Transient Ischemic Attack or Mini-stroke


An illustration showing the cause of a TIA.

A transient ischemic attack (TIA), also called a mini-stroke, is a temporary loss of normal neurological function, caused by a transient interruption of blood flow to part of the brain.

The only difference between a TIA and a real stroke is that in a TIA, blood flow is restored before brain tissue actually dies. Anyone who has had a TIA has a high risk of having a completed stroke in the near future.

So, if you think that you might have had a TIA, it is critical that you seek medical care quickly.


The symptoms of a TIA are identical to the symptoms of stroke, except that the symptoms of a TIA go away within minutes to hours.

The precise symptoms you can have with a TIA can vary tremendously, and depend on which part and how much of the brain is being deprived of blood flow. The most common symptoms of TIA include:

  • Weakness in the hand, arm, leg, face, tongue, or face
  • Numbness in the hand, arm, leg, face, tongue, or face
  • Inability to speak coherently
  • Unexplained dizziness, often with vertigo (the sensation that the room is spinning)
  • Double vision, partial loss of vision, or other sudden visual disturbances

A TIA is distinguishable from a stroke only when the symptoms resolve by themselves. Until that moment, for all practical purposes, you are having a stroke. If you or a loved one experience any of these symptoms, you need to get medical care immediately. Don’t wait to see if things get better on their own!


TIAs are caused by the same disease processes that produce stroke — blockage of the arteries to the brain, mostly due to atherosclerosis or embolism.

The only difference is that in stroke, the blockage persists long enough to produce the death of brain tissue. With a TIA the blockage is transient, and the brain tissue recovers once the blockage improves.

TIAs are therefore analogous to unstable angina, a condition in which transient blockages in the coronary arteries produce chest pain. And just as unstable angina often heralds a full myocardial infarction, the occurrence of a TIA indicates that a full stroke is likely to occur.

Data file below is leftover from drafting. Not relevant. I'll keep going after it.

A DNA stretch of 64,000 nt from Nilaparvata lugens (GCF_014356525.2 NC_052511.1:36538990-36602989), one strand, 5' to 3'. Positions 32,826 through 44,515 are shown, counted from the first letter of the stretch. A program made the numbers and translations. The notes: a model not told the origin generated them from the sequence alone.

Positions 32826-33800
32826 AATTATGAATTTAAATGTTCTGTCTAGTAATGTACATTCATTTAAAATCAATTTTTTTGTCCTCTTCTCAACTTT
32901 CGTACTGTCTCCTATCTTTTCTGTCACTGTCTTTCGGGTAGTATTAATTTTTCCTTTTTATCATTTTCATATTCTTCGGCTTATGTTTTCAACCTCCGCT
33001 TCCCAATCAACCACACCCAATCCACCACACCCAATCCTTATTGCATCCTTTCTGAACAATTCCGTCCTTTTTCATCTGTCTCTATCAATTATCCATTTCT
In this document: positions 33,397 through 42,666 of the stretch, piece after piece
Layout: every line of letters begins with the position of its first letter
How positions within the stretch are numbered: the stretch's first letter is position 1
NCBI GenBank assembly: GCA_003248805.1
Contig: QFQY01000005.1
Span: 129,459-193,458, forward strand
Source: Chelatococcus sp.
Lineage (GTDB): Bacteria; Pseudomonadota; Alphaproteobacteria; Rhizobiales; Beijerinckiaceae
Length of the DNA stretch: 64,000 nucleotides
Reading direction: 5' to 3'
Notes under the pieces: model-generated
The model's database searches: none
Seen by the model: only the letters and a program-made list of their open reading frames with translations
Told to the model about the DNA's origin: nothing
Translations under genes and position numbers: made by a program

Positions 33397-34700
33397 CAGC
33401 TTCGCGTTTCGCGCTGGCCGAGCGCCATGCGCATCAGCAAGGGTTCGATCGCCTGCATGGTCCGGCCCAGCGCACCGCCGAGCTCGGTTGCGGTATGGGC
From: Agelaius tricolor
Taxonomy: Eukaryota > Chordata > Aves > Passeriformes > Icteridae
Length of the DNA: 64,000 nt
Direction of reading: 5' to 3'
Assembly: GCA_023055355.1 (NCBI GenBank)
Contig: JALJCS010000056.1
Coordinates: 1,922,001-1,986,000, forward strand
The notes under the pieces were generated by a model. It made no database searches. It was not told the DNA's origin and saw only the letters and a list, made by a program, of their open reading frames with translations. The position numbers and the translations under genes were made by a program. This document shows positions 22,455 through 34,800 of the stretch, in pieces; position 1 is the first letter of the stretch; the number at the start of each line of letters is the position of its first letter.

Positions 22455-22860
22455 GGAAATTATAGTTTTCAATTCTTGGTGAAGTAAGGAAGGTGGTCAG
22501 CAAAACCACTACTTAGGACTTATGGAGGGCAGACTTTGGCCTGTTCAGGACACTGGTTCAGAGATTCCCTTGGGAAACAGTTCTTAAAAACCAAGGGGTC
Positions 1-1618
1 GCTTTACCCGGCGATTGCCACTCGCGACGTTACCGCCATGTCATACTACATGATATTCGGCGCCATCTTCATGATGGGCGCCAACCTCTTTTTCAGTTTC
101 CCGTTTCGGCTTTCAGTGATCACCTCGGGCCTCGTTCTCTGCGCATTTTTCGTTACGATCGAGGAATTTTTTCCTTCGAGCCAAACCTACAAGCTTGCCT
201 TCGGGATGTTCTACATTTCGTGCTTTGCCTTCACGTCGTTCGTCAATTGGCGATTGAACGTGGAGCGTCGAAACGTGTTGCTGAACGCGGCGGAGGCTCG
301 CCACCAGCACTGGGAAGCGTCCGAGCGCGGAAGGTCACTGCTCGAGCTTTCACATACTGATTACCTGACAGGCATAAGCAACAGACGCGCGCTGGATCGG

Because the risk of stroke is highest in the first few days to weeks after a TIA, a delay in seeking medical help can be catastrophic.


The main goal of treating a person who has had a TIA is to prevent a stroke.

If your doctor thinks you have had a TIA, you are likely to have one or more of the following tests, aimed at identifying the precise cause of the event:

  • Brain imaging with CT or MRI scanning
  • Imaging of the major blood vessels that supply the brain, either with CT scanning or by catheterization
  • Heart testing, usually with echocardiography, to look for a source of blood clots that could embolize to the brain

Once this evaluation is complete, the treatment your doctor recommends will depend largely on what has been found. Treatment very often includes:

  • Aggressively treating the risk factors that produce atherosclerosis, such as treating hypertension and cholesterol, getting excellent control of diabetes, and encouraging (demanding, if possible) smoking cessation.
  • Antiplatelet therapy to inhibit the formation of abnormal clots within the arteries, with aspirin, aspirin plus dipyridamole, or Plavix (clopidogrel).
  • Anticoagulation therapy with Coumadin (warfarin).
  • If a significant blockage in a carotid artery is found, your doctor may recommend “carotid endarterectomy” (surgical repair of the blockage). Stenting of the carotid artery, while it is done, has not been shown definitively to be as safe or effective as surgical repair.


A TIA is a very serious medical problem, even though the symptoms resolve on their own. By seeking immediate medical care after a TIA, you can greatly reduce your odds of having a full stroke.


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